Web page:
Information on subsidies that have led to rainforest destruction can be found in “A Prescription for Slowing Deforestation in Amazonia” by Philip M. Fearnside in Environment, vol. 31, no. 4, U.S., May 1989; “How Brazil Subsidises the Destruction of the Amazon” in The Economist, U.K., March 18, 1989; “The Month Amazonia Burns” in The Economist, U.K., September 9, 1989; “Plundering the Amazon: Notes on the Greater Carajás Program” by Atila P. Roque in AMPO Japan-Asia Quarterly Review, vol. 20, no. 4 and vol. 21, no. 1, 1989; “Time to tackle the threat” by Tom Wicker from The Globe and Mail, Toronto, November 29, 1988; Brazilian Policies That Encourage Deforestation in the Amazon by Hans P. Binswanger, The World Bank Environment Department Working Paper no. 16, April 1989.
For information on the Polonoroeste Project in Brazil see letters from the Environmental Defense Fund (Washington) and copies of EDF staff lawyers’ testimony to the U.S. Congress. Also see the following articles: “Debacle in the Amazon” by Pat Aufderheide and Bruce Rich in Defenders, U.S., March-April 1985; “World Bank urged to halt aid to Brazil for Amazon development” by Erik Eckholm, The New York Times, October 17, 1984; “Payments stopped on loan to Brazil” by Clyde H. Farnsworth in The New York Times, April 9, 1985.
Much has been written about Indonesia’s Transmigration Program, especially by Survival International (U.K.), the Environmental Defense Fund (Washington), and The Ecologist (U.K.). See in particular, “Transmigration in Irian Jaya: Issues, Targets and Alternative Approaches” by George J. Aditjondro in Adverse Environmental and Socio-cultural Impacts of World Bank Financed Transmigration Under Replita IV, April 28-29, 1986; “Indonesia’s population relocation: the high costs of failure” by Charles P. Wallace in Los Angeles Times, January 6, 1990; Transmigrasi: Myths and Realities, Indonesian Resettlement Policy, 1965-1985 by Mariël Otten, International Work Group for Indigenous Affairs Document no. 57, Copenhagen, October 1986.
For information on the demise of big dams see the three volumes in The Social and Environmental Effects of Large Dams by Edward Goldsmith and Nicholas Hildyard, published by the Wadebridge Ecological Centre, U.K., 1984. The details on hydro dams throughout this book are filed in Probe International’s Hydro File, a collection of data and articles on approximately 800 hydrodams around the world. For information on the Chixoy project in Guatemala see various issues of International Water Power and Dam Construction, U.K., in particular June 1986 and July 1986; Central American Report June 3, 1983, January 20, 1984, May 11, 1984, and December 6, 1985. According to the last, after critics publicly charged the National Institute of Electrification with government impropriety and warned that Chixoy’s tunnel was doomed to collapse again, General Oscar Sandoval, superintendent of INDE, said that “those who criticize the repairs of Chixoy on the basis of speculation are bad Guatemalans.” Also see “Guatemala: A development dream turns into repayment nightmare” by Christopher L. Bryson in The Christian Science Monitor, U.S., Friday, May 1, 1987; Efectos Sobre el Ambiente de Proyectos Financiados Por Bancos Multilaterales de Desarrollo en Guatemala by Amb. Tulio Monterroso Bonilla and Dr. Oscar R. Murga Solares para Asociacion “Amigos del Bosque,” Guatemala, December 1989.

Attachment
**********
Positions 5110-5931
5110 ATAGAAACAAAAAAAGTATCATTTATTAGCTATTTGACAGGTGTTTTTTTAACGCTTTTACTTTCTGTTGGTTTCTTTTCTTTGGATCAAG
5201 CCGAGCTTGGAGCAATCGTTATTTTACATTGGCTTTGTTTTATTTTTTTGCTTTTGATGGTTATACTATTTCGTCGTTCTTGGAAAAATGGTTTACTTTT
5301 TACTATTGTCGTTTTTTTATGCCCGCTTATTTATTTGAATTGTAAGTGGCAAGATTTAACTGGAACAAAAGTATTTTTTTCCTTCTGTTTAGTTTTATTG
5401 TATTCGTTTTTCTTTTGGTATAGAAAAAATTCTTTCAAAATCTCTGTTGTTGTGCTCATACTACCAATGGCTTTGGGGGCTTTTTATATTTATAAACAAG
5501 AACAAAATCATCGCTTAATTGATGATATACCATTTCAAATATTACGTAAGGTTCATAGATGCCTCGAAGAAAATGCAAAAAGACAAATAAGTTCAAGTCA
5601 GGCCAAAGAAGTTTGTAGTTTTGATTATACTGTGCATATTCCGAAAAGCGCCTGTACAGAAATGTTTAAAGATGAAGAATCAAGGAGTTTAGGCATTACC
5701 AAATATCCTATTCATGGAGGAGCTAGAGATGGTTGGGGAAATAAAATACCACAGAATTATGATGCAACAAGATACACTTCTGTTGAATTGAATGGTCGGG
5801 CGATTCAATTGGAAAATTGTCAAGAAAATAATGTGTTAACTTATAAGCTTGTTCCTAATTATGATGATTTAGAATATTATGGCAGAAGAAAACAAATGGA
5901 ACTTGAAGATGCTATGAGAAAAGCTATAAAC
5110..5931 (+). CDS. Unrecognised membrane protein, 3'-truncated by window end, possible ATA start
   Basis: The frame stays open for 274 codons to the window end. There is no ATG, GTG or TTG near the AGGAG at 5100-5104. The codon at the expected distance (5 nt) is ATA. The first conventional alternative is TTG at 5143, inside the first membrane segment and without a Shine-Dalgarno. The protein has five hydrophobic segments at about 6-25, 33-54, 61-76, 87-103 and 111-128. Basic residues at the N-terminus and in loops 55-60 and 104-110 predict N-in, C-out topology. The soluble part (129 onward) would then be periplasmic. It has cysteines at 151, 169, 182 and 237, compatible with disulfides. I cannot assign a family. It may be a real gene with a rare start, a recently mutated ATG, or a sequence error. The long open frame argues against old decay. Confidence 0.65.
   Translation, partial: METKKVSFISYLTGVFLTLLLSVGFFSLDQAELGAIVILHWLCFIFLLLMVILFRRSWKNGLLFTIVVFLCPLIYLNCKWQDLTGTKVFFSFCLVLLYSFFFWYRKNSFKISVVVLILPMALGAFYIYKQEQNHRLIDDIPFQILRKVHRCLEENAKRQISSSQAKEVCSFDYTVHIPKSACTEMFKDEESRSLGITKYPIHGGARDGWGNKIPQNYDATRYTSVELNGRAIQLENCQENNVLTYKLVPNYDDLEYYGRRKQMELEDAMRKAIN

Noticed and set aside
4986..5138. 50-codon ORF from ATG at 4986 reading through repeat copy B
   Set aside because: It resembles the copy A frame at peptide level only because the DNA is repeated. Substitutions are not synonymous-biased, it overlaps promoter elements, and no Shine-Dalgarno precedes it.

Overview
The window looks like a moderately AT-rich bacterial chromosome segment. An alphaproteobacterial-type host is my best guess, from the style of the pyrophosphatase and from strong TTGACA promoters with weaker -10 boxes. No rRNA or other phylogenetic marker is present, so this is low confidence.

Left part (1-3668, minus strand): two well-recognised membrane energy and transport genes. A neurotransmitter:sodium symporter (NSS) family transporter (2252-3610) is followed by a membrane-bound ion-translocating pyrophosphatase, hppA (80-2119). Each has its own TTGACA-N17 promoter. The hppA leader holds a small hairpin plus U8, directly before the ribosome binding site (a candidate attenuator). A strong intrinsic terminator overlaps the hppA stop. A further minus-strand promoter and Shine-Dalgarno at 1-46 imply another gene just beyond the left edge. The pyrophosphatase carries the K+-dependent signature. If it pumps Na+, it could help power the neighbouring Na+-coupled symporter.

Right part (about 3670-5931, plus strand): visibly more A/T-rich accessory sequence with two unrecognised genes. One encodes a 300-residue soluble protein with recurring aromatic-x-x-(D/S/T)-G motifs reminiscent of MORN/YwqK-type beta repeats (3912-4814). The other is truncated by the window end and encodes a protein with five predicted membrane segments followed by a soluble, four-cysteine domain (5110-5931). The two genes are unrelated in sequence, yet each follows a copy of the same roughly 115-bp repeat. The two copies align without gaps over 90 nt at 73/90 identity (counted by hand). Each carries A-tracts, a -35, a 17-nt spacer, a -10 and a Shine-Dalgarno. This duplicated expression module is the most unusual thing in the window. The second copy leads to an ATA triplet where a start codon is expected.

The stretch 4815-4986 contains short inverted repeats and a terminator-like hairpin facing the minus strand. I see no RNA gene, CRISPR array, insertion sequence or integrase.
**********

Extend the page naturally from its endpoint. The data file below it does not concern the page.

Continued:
For information on the other dams mentioned see “Prospects for Large and Small Hydro Development in Peru” by P. Wicke in International Water Power & Dam Construction, U.K., July 1987; “Debt crisis is inflicting a heavy human toll in Dominican Republic” by Charles F. McCoy in The Wall Street Journal, April 20, 1987; “IDB Grants $772,000 for Conservation Study in the Dominican Republic,” Inter-American Development Bank Press Release, November 15, 1989; “Was Ghana’s Akosombo Dam the Best Option?” in World Water, U.K., September 1989; “Electricity rationed” in The Globe and Mail, Toronto, December 17, 1983. The Balbina dam in Brazil is plagued by more than just an unusually small watershed: according to Philip Fearnside, “Aquatic vegetation, together with the large surface area per volume of water in a shallow reservoir will lead to heavy losses of stored water to evaporation and transpiration.” In addition, Dr. Fearnside points out that the residence time of water in Balbina’s reservoir will be so long (as long as several years, compared to 1.8 months for Tucurui) that the decomposing vegetation at the bottom of the reservoir will produce acids that will cause corrosion of the turbines. (See Brazil’s Balbina Dam: Environment Versus the Legacy of the Pharaohs in Amazonia, INPA, Manaus, Brazil, 1989.) For details on India’s irrigation record see “The case against big dams” by B.B. Vohra in Daily Indian Express, Bombay, March 20, 1989.
For details of the Green Revolution in Asia see “Green Counter-Revolution: Getting Rid of Pesticides” by Ian Steele in Development Forum, New York, September-October 1990.